The important thing is that the couple spend some time in prayer every day, or at least several times a week. These can be spontaneous, formal, planned, informal, or a combination. If you are not accustomed to praying with only your spouse, it will seem awkward at first. But the discomfort will pass, and trust will take its place. Another thing to remember is to pray WITH your spouse, not against him or her. Ask that God’s will be done, and do not use prayer time as a weapon (“…and please help her get the dishes done on time. Amen”). Prayer is a letting go and surrendering your relationship to God the Holy Ghost, who is the bond of your relationship, as Bishop Sheen put it so well in his book, Three to Get Married.

2. Make a visit to the tabernacle as a couple.

You may already have a weekly date planned. Even if it is running errands together with your spouse, take a few minutes to stop and pay a visit to our Eucharistic Lord. This can be spontaneous, informal, and without coinciding with a scheduled adoration. Visit our Lord in the tabernacle, kneeling in the quiet of the church next to your spouse, and ask God to bless your relationship.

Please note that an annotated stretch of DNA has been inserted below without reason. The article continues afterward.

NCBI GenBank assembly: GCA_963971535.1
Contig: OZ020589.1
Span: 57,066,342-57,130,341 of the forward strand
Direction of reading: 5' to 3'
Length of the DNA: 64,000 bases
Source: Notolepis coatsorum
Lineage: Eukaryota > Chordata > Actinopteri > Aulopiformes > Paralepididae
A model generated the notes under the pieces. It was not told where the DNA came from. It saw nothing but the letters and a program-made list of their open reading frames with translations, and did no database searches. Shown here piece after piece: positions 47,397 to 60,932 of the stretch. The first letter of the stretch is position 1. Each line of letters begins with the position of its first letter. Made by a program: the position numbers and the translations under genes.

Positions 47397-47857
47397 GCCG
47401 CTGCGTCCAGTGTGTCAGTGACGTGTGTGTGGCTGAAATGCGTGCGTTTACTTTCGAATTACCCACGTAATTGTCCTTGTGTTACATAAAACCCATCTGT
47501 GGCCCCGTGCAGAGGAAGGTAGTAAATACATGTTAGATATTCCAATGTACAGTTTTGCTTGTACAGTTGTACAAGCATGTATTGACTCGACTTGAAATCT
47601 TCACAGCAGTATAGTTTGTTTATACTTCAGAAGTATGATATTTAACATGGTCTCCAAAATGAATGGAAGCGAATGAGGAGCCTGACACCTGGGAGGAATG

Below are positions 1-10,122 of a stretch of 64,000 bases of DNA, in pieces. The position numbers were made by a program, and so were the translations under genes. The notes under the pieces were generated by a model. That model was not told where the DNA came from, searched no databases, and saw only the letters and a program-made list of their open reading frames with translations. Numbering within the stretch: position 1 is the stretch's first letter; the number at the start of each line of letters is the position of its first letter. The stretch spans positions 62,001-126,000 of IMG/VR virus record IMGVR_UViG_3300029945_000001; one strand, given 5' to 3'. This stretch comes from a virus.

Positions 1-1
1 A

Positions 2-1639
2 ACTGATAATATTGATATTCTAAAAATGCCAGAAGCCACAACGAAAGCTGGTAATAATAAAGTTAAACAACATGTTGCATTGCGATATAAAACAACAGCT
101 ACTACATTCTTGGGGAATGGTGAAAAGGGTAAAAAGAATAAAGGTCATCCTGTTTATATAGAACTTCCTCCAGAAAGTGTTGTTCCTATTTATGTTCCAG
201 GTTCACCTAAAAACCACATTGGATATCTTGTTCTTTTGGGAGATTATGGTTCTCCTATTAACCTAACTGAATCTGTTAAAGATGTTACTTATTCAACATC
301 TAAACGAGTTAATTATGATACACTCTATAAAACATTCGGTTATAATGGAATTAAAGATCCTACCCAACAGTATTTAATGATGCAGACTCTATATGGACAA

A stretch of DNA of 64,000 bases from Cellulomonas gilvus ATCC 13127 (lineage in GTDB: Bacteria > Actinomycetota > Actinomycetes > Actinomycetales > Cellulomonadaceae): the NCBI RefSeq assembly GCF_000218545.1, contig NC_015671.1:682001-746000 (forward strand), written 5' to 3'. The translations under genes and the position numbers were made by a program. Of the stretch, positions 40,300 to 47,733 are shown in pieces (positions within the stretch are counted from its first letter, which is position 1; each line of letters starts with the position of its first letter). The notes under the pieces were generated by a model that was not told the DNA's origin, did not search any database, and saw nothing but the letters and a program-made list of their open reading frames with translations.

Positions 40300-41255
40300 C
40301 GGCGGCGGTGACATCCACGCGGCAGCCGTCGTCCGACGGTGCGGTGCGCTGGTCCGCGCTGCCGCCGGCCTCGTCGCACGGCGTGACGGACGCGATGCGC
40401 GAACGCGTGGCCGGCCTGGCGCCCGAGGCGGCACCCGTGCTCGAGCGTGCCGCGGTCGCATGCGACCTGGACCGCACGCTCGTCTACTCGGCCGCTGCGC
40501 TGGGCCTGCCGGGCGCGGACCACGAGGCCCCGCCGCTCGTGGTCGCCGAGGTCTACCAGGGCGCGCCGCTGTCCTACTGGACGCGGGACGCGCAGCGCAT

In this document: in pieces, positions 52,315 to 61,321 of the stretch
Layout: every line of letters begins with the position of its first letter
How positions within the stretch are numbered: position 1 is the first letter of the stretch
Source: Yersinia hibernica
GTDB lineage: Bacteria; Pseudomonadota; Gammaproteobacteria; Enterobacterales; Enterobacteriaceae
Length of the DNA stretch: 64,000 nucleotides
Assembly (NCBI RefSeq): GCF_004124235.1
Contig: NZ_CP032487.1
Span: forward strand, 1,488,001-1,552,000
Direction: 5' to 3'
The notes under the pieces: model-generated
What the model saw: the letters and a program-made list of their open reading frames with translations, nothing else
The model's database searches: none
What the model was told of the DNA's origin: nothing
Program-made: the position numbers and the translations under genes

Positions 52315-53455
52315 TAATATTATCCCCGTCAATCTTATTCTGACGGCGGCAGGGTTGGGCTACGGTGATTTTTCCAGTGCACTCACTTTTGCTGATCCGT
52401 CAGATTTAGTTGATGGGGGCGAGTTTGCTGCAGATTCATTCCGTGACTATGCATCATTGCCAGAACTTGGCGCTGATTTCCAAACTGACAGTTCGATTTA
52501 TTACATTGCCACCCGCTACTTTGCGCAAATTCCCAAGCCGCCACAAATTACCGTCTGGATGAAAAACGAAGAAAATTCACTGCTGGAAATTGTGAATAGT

What you ask for doesn’t matter as much as simply kneeling next to each other in the presence of God. That is the point. This is probably the most direct way to re-orient your relationship exactly where it belongs: In front of God Himself.

1. Offer Mass for each other.

When you attend the same Mass with your spouse, or even separate Masses due to circumstances, you can receive particular graces for your marriage because of the spiritual unity with your spouse. The important point is to offer Mass for your spouse. One of the primary purposes of marriage is to get each other to Heaven. By offering your Mass intention for your spouse, you orient the sacrament of Matrimony back to God, the source of your sacramental grace.

Remember to make your Mass offering for your spouse as a person, and not only as a petition to solve particular temporal problems in your marriage. You’ll offer plenty of Masses for those intentions as well, but the point is to make a Mass intention specifically for your spouse. An entire Mass offered just for that person: This is true charity practiced in holy Matrimony. Remember your spouse when you receive our Lord in Holy Communion as well.

Readers will no doubt think of other ways to improve the Catholicity of their marriages, as the scope of this article allowed for only so much discussion. Take what you learned, as well as other ways that may come to mind, and you can help your relationship grow into the abundant, loving bond that God intended it to be.

Michael J. Rayes is a lifelong Catholic, a husband, and father of seven. He has been published by Rafka Press, Latin Mass Magazine, and others.